Canada Health

COVID case numbers on the rise in B.C. this week

The Canadian Press

Case numbers rose steadily in B.C. this week, with health authorities recording a total of 106 new cases since July 5.

Last weekend saw case numbers staying low at under 10 per day. By Friday, new cases rose to 25, the highest number of recorded cases in the last two weeks. 

Minister for Health Adrian Dix and provincial health officer Dr. Bonnie Henry did not address the rising number of cases in their joint written statement, instead reiterating the importance of personal safety measures.

“We know that the more layers of protection we use, the safer we will be. Let’s all ‘layer up’ by washing our hands regularly, using barriers, staying a safe distance from others and using a mask when that is challenging,” said Friday’s written statement.

The total number of test-positive COVID-19 cases in B.C. has now reached 3,053. There were ten new deaths reported this week, bringing the total number of deaths related to COVID-19 in the province to 187.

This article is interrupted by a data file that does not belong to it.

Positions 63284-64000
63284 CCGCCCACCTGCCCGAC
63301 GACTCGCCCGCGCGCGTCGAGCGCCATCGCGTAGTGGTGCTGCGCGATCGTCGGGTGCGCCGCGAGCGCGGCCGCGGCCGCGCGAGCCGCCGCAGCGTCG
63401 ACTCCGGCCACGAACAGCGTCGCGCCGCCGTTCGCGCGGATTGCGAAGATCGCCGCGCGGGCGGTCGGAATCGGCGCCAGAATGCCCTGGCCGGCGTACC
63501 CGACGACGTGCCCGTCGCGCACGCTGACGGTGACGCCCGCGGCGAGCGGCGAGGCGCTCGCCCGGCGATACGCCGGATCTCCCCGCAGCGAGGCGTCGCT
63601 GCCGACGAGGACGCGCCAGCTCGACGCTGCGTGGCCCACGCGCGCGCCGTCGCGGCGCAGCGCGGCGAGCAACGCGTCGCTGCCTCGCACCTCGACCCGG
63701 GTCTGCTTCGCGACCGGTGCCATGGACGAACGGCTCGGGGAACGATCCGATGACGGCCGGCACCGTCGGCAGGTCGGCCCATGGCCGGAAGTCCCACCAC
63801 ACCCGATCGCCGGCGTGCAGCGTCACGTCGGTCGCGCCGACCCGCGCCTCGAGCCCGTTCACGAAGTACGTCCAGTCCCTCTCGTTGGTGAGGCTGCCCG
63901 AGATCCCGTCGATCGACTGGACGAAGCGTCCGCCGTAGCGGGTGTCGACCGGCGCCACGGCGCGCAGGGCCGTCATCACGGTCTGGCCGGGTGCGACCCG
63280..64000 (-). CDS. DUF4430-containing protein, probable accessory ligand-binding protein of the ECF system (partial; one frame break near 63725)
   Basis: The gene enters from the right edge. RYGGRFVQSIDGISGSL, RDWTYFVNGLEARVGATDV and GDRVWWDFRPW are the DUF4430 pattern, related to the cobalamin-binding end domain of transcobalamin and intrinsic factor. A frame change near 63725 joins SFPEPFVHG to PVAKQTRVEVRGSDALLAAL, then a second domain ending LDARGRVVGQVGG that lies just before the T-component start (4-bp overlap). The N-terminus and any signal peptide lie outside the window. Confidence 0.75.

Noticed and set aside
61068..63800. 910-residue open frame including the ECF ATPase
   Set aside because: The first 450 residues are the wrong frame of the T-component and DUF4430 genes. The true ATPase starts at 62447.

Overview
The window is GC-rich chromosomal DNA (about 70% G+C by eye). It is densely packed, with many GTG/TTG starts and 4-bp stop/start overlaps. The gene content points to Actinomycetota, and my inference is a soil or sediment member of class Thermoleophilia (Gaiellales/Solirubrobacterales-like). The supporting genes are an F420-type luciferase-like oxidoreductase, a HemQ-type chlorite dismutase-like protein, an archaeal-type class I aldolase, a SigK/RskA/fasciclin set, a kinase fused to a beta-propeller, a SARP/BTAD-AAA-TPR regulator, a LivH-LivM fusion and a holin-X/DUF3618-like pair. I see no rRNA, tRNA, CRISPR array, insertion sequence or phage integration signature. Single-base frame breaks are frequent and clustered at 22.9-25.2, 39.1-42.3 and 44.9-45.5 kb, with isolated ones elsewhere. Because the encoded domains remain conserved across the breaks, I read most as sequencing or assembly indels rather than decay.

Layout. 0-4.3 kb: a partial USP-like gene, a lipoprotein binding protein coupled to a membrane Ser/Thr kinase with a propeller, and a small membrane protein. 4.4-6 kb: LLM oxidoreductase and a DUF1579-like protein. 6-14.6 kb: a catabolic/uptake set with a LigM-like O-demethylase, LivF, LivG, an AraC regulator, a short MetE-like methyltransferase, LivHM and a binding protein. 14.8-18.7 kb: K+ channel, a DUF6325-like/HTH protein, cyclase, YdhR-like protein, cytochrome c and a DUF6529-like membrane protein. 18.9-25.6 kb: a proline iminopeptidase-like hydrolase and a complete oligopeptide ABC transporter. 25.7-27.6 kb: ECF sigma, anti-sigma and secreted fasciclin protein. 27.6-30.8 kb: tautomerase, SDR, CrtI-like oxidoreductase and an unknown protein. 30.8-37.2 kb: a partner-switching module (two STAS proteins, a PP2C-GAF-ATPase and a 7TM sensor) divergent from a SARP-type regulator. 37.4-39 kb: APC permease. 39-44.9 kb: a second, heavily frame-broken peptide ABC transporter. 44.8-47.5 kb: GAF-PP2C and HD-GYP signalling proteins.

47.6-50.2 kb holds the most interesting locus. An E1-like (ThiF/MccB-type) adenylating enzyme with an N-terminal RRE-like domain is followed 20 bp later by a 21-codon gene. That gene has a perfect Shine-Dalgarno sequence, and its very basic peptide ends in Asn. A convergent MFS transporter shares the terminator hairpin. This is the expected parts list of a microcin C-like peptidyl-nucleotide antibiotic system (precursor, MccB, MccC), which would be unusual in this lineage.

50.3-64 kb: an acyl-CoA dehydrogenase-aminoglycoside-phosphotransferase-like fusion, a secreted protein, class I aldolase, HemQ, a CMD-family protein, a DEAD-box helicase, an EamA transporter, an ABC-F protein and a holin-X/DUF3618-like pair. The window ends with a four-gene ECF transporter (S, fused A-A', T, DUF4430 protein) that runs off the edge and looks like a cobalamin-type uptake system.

Dr. Henry and Dix also reported two new community exposure events at the Hotel Belmont bar and No. 5 Orange nightclub in Vancouver. Two people have tested positive in relation to the exposure events between June 27 and July 4. Dr. Henry and Dix said authorities are monitoring the situations, and they urge people to continue to limit their exposure to others.

“Fewer faces, bigger spaces is the safest approach, because we know crowded, closed spaces where people may be in close contact with each other are higher-risk environments for all of us and need to be avoided at this time,” said the pair.

They noted that contact tracing plays a big role in keeping case numbers down, and will continue to do so in the coming weeks.

Both Dr. Henry and Dix are hoping that British Columbians will continue to follow their guidance in all health matters, as the global rates continue to climb, showing how easy it could be for case numbers to surge.

“As we have seen in many other locations around the world, one slip can quickly cause a surge in new cases. We have also seen here in B.C. that our foundational rules for safe social interactions help to protect all of us.”

By Sophie Carrigan Gray, Local Journalism Initiative Reporter/Osoyoos Times

ut nec adipiscing at in Donec